DIY techniques: Removing old nail and screw fixings
How you go about removing old screws and/or nails depends on how the fixing was originally made. It also depends on whether you need to do the job with care, or whether you can take a 'wrecking' approach. Here are some of the options.
Removing old screws
In most cases, there are three things that make old screws hard to remove.
Their heads are often over-painted, making it difficult to engage a screwdriver tip positively.
Plain steel screws tend to corrode with time, so their screw threads grip the wood tightly and are very difficult to free.
The screw head may have been damaged as the screw was driven in, with the result that the screwdriver tip slips out of the slot or recess as you try to undo the screw.
1. Use a pointed tool such as a bradawl or a knife to scrape paint out of the slot or recess in the screw head, so that the screwdriver tip fits it properly. Then try to undo the screw.
2. Before attempting to undo a rusty screw, place the screwdriver in the slot or recess and strike the end of the handle firmly two or three times with a hammer.
This often breaks the grip of the threads in the wood and makes it easier to undo the screw. With slotted-head screws, try angling the screwdriver blade in the slot before you strike its handle. This will turn the screw slightly and should have the same effect.
3. If the screw head is damaged and the screwdriver tip will not allow any torque to be applied to it, you will have to drill it out.
Fit a twist drill bit about half the diameter of the screw head in your drill.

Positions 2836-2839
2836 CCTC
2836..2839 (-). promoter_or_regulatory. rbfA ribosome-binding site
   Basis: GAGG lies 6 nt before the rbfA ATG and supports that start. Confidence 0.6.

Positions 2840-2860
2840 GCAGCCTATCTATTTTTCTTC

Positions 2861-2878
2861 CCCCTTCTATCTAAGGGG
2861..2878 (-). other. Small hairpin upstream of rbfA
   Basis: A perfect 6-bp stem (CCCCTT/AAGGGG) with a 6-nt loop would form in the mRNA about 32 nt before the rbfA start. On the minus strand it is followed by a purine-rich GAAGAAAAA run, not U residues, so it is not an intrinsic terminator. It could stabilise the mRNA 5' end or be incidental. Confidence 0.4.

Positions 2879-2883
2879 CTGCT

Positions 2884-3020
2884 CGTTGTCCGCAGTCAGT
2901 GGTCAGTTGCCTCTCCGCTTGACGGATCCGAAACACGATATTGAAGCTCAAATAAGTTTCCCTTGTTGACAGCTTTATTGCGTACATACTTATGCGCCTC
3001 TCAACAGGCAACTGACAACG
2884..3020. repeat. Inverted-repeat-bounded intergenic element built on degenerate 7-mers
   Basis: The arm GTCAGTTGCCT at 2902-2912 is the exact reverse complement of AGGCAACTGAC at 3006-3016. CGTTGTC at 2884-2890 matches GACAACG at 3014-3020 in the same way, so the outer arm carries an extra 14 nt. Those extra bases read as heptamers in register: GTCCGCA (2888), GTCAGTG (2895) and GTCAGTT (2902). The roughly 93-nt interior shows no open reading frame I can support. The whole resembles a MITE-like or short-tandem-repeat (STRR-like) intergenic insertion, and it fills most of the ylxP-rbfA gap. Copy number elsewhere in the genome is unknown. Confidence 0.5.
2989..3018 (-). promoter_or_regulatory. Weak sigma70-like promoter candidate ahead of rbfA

Hold it against the centre of the screw head and drill slowly into it.
When you reach the screw shank, the drilled-off head will spin off on the drill shank. Continue drilling until you have completely drilled out the screw shank, and separate the components it was securing.
Alternatively You can use a screw extractor—a threaded bolt that fits the chuck of a cordless drill. It is screwed into a pilot hole drilled in the screw head, and is then reverse-driven to draw out the damaged screw.
Removing old nails
Because nails are driven flush with the surface, removing them without damaging what they are fixing is almost impossible.
1. The best approach is to try to prise away whatever the nail is securing—for example, by levering up a floorboard or pulling a skirting board away from the wall. One of two things will happen.
2. The nail head may be lifted slightly, allowing you to grip it with a claw hammer or pincers or nail pullers and pull it out. The website ToolsDiary has reviewed nail pullers which is worth checking out to learn more.
3. Often the nail will not move but will tear through the material it is fixing, allowing you to remove this and then tackle the exposed nail as before.
Use this approach to remove old carpet that has been tacked down, to tear hardboard off an old panelled door or to pull plasterboard away from partition walls and ceiling joists.
4. You can try another approach if it is not essential to remove the nail. Use a nail punch and hammer to drive the nail head through the material it is fixing so you can free it.
This is the best way of lifting old floorboards that are to be saved and re-laid, as it minimises damage to the boards.
5. If large nails have been used to assemble a framework—in a partition wall that is being demolished, for example—it may be possible to free the fixings by knocking the individual joints apart.
The nails are often driven in at an angle in structures of this sort, and a few carefully aimed blows with a club hammer will open up joints and make them easy to separate.